The dual degree program responds to an increased need for specialists trained in both of these fields and thus positioned to help address legal issues arising from the increasingly complex and changing world of information use, retrieval, and storage in the twenty-first century. Several years in the planning, the program results from shared recognition that not only is digital information changing the practice of law, but that increasing reliance on digital information is changing our understanding of ownership, copyright, creativity, and privacy. The dual degree will enable students to take a concentrated set of coursework in both degree programs and to tailor their programs to specific areas of interest.
“The legal aspects of information are evolving and complicated,” said Dean Andrew Dillon of the School of Information. “As the world’s information supply is increasingly born digital, the international and intellectual challenges facing us need to be tackled by professionals who understand people and contexts of use as well as they understand the law.”
The School of Information is home to an intellectually diverse faculty with expertise in librarianship, user psychology, social informatics, computer science, and archival and preservation studies. Close links with the School of Law’s Tarlton Law Library offer students unique opportunities to engage in projects and gain practical experience in all aspects of legal informatics. The Law School is a top-tier law school with specific strengths in the areas of constitutional, intellectual property, energy, and international law. The Law School is also home to a nationally honored trial advocacy program, seventeen legal clinics, and over a dozen special centers and institutes that facilitate interdisciplinary studies.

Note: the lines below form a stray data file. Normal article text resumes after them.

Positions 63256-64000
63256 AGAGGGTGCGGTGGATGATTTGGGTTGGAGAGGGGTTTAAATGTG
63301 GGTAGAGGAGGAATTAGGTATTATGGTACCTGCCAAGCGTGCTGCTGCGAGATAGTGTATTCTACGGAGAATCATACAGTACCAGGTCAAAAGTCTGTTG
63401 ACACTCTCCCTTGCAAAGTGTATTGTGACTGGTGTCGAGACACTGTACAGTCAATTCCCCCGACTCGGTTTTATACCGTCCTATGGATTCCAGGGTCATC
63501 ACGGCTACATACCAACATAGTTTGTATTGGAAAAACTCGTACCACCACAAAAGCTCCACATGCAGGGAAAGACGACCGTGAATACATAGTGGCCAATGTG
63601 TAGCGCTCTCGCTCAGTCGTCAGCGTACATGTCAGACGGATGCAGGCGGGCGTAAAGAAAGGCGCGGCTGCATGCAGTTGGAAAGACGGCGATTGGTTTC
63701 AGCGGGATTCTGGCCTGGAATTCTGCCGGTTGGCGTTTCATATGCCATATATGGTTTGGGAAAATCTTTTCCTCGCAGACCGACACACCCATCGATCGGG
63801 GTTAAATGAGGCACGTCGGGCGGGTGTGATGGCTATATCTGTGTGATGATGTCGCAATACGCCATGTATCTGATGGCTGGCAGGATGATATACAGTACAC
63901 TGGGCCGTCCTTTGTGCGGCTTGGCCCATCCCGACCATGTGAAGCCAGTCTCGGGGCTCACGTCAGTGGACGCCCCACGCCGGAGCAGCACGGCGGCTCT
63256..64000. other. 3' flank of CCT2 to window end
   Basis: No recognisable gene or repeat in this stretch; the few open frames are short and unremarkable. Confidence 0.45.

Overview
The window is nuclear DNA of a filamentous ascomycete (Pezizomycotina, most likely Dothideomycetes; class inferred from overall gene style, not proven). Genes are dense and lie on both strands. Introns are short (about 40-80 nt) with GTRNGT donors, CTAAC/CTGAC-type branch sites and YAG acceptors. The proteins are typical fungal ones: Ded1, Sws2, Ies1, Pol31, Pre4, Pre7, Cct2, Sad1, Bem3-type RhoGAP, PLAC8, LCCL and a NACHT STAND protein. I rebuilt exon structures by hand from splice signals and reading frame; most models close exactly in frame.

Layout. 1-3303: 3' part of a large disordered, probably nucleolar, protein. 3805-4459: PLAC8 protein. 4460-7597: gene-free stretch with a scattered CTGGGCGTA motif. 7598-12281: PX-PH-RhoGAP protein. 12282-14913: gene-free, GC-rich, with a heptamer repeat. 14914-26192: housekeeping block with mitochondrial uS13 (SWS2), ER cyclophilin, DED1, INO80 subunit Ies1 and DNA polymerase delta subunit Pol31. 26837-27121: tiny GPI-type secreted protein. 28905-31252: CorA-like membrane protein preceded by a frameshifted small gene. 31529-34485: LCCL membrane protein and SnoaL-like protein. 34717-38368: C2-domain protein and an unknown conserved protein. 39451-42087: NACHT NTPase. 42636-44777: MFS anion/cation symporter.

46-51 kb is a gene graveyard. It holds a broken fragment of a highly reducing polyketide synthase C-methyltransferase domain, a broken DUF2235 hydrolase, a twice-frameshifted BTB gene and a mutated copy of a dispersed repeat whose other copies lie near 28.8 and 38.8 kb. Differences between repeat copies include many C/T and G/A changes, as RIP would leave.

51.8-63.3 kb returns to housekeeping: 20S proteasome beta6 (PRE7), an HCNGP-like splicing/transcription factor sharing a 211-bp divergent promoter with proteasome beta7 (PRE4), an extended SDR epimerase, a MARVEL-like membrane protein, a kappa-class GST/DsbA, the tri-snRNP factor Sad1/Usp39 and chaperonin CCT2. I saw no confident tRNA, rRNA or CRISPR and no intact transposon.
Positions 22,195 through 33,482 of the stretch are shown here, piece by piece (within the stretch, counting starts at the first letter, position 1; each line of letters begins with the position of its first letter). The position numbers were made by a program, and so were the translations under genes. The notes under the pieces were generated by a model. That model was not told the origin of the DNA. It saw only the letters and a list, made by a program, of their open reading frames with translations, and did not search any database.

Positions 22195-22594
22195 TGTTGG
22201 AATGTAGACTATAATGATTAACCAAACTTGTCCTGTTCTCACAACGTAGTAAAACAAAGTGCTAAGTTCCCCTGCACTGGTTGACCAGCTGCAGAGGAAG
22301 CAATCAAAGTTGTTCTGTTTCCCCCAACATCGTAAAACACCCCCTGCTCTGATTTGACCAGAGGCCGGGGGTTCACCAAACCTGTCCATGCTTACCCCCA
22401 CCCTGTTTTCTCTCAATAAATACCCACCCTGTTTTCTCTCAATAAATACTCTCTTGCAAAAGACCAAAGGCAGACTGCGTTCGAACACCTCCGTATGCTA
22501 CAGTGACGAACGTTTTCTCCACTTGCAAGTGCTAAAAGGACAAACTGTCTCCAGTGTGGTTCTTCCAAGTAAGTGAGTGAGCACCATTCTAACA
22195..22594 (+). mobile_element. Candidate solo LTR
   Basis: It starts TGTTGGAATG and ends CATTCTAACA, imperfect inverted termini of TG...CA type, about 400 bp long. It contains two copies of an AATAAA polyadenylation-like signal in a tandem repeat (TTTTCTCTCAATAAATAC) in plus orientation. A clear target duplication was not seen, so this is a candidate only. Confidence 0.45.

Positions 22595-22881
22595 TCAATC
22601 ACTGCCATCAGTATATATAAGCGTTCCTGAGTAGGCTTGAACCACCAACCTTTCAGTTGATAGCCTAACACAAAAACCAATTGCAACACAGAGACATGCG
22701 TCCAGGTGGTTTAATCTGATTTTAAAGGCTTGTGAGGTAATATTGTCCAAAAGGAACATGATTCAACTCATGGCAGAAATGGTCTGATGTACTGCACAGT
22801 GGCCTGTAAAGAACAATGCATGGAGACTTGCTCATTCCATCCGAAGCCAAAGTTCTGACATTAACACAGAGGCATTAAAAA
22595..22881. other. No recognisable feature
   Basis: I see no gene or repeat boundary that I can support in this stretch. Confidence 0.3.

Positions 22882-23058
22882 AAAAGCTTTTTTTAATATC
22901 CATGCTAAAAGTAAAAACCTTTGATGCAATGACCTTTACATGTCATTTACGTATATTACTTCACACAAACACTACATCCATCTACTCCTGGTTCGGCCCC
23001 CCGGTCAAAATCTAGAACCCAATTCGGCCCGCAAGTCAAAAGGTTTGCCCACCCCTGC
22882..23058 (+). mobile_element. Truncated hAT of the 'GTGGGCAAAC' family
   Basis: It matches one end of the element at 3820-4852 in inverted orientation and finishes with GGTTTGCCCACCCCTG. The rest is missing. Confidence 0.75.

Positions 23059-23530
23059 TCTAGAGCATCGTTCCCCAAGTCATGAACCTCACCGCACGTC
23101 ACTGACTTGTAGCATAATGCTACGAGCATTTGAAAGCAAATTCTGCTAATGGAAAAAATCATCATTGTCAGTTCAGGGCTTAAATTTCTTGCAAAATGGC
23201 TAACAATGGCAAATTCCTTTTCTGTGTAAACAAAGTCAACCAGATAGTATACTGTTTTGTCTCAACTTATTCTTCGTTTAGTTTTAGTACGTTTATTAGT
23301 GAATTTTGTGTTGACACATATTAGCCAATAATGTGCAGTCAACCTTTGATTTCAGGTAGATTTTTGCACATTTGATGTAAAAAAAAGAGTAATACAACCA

Graduates of both programs are in high demand nationally and the new joint degree formalizes and builds on the tradition of legal librarianship courses offered at University of Texas over the last two decades.
More information on admissions and a sample program of work can be found on the School of Information’s Dual Degree Programs webpage.
Dr. Mary Lynn Rice-Lively, Associate Dean, University of Texas School of Information, firstname.lastname@example.org, or 512-471-2371
Amy Crossette, Director of Public Affairs, University of Texas School of Information, email@example.com, or 512-573-1078